Projects per year
Areas Of Expertise
I became interested in philosophy after reading Nietzsche, an interest that led me to the University of Warwick (1990-93), which had (at that time) a strength in Continental philosophy. Under the guidance of Michael Luntley and David Miller, however, I quickly realised that such philosophy was not for me (the Pauline moment was a Deleuze conference where no one seemed to understand what anyone – including themselves - was saying; worse, no one appeared to mind). During my undergraduate years, I developed an interest in Davidson, the concept of truth, and issues in the philosophy of content and logic. I stayed on at Warwick to do an MA (1993-94), specialising in advanced logic and the philosophy of psychology.
I did a PhD (1995-98) at Birkbeck College, London. My thesis was on two philosophical ideas stemming from Tarski’s foundational work on semantics: deflationism and Davidson’s ‘meaning via truth’ idea. I came down on Davidson’s side, although argued that Tarski’s work itself was neutral as regards the philosophical issues (as Tarski himself would have agreed, I’m sure). I also taught seminars in the philosophy of language, principally on Grice, Davidson, and Dummett.
After my doctorate, I became intrigued by generative linguistics, initially due to an interest in being more rigorous about Davidson’s semantic program, but it quickly became an end in itself. Unable to secure a permanent position, I got by on part-time teaching, including at Warwick, Anglia Polytechnic University (Cambridge), and some A-level colleges. To say that these years were deeply frustrating does not scratch the surface. On the plus side, I was able to develop my interests in my own time and deepen my understanding of current linguistics.
I eventually secured a permanent position at UEA in 2003. I have taught a cluster of units here, but have as my staple, Kant, Logic, and Language in Mind. I currently have three PhD students working on issues at the interface of philosophy and cognitive science.
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Key Research Interests and Expertise
Researches:Chomsky; the borders between philosophy, linguistics and cognitive science; issues about truth and representation; history and philosophy of science and mathematics.
Philosophy of Language
My principal research focus is in the philosophy of language, with a particular accent on the relation between syntactic theory and (i) traditional philosophical debates about the nature of the proposition and (ii) the role of context in communication. My monograph (The Unity of Linguistic Meaning).
Philosophy of Linguistics
My work in this area can be divided into two overlapping areas. Firstly, there are a bunch of issues in Chomsky interpretation and the history of the field. My monograph on Chomsky (Chomsky: A Guide for the Perplexed) deals with these issues at length, as do a number of my papers. Secondly, I am concerned to clarify and defend internalism about language and a deflationary attitude towards knowledge of language.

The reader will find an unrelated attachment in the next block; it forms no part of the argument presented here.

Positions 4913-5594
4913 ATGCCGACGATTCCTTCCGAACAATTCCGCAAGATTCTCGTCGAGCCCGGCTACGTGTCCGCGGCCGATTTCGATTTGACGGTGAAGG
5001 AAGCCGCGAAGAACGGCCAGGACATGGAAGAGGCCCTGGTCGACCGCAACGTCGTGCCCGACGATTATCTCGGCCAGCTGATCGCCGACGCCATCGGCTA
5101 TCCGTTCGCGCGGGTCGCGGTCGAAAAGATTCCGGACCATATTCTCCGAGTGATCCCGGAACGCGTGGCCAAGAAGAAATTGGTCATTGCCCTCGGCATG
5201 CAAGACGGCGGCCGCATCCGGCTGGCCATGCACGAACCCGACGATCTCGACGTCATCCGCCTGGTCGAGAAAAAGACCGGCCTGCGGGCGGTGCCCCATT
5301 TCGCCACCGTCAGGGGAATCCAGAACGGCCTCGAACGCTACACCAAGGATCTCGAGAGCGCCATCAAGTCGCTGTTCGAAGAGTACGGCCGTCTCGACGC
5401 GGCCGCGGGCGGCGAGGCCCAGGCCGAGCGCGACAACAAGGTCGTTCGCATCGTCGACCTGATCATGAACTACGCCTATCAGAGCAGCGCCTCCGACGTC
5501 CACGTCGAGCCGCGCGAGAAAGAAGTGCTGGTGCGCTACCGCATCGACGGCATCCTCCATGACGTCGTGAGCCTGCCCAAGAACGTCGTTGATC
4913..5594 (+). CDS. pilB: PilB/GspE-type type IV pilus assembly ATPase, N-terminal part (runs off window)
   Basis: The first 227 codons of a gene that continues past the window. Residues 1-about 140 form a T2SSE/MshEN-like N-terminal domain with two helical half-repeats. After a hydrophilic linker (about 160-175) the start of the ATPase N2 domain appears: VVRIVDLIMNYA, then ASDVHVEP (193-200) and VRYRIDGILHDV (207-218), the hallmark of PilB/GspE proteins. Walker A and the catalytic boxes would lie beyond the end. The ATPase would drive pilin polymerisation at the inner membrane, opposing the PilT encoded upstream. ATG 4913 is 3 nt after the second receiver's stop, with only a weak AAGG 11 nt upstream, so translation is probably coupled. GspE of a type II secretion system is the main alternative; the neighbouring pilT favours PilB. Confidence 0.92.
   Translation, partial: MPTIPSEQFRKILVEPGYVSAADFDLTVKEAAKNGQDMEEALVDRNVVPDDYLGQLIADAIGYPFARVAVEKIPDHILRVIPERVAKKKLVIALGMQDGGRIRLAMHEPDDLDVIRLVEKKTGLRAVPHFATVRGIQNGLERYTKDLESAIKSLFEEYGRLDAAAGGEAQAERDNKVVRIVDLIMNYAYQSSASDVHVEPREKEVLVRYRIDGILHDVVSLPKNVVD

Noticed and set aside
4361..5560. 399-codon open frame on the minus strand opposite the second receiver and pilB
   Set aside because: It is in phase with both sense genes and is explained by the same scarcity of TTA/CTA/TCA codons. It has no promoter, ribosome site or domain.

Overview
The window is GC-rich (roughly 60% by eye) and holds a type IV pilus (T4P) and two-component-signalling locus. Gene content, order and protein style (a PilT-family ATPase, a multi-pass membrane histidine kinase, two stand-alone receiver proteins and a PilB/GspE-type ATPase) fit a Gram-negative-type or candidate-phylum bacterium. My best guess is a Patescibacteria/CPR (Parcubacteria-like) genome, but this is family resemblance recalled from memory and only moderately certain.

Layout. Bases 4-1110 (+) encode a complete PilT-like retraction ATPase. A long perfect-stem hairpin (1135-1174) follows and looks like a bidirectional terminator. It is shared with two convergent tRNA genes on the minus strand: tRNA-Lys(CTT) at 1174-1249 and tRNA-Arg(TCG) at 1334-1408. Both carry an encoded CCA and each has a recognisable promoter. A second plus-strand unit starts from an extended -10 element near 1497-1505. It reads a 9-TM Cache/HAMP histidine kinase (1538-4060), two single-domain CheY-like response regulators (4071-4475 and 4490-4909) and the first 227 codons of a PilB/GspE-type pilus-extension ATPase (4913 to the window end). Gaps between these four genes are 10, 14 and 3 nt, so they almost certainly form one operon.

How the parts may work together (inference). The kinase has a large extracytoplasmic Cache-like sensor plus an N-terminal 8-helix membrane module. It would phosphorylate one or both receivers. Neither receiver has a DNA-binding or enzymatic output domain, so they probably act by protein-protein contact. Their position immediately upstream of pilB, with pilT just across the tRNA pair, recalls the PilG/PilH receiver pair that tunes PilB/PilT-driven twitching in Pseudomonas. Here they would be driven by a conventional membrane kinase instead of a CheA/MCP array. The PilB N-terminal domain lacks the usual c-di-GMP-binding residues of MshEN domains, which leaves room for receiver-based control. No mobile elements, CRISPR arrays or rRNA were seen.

The Concept of Truth
More or less independent of this work, I have kept up an interest in the concept of truth. I think something is profoundly mistaken about deflationism, although I don’t want to commend any of the standard alternatives. My thought is that the concept of truth allows us to indulge in different kinds of metarepresentational thinking rather than it being merely some generalisation device. I have elaborated on this theme in a number of papers.
Philosophy of Science
I have a keen interest in a range of issues in the philosophy of science, especially the cognitive basis of science and the correct understanding of the notion of naturalism. I defend what I term meta-scientific eliminativism, a grand term for the simple thought that successful science typically leaves behind or is anyhow unconstrained by our given categories of understanding. This attitude animates much of my work in the philosophy of linguistics.
Philosophy of Cognitive Science
Here I am concerned with the clarification of the notions of modularity, nativism, and computation. I think that the first and the last notions should be understand in much more abstract a way than is typical among philosophers. As for nativism, I think it amounts to not much more than the adoption of a biophysical perspective on the given phenomenon, i.e., it is not a epistemological thesis.
Teaches: logic, philosophy of language, history of philosophy, philosophy of science, aesthetics
Dr Collins is Head of the School of Philosophy.
- 9 Finished
1/05/14 → 31/07/14
Collins, J., Oct 2021, In: Inquiry. 64, 10, p. 973-1003 31 p.
Research output: Contribution to journal › Article › peer-review
Collins, J., Oct 2021, In: Erkenntnis. 86, 5, p. 1197–1223 27 p.
Research output: Contribution to journal › Article › peer-reviewOpen AccessFile2 Citations (Scopus)19 Downloads (Pure)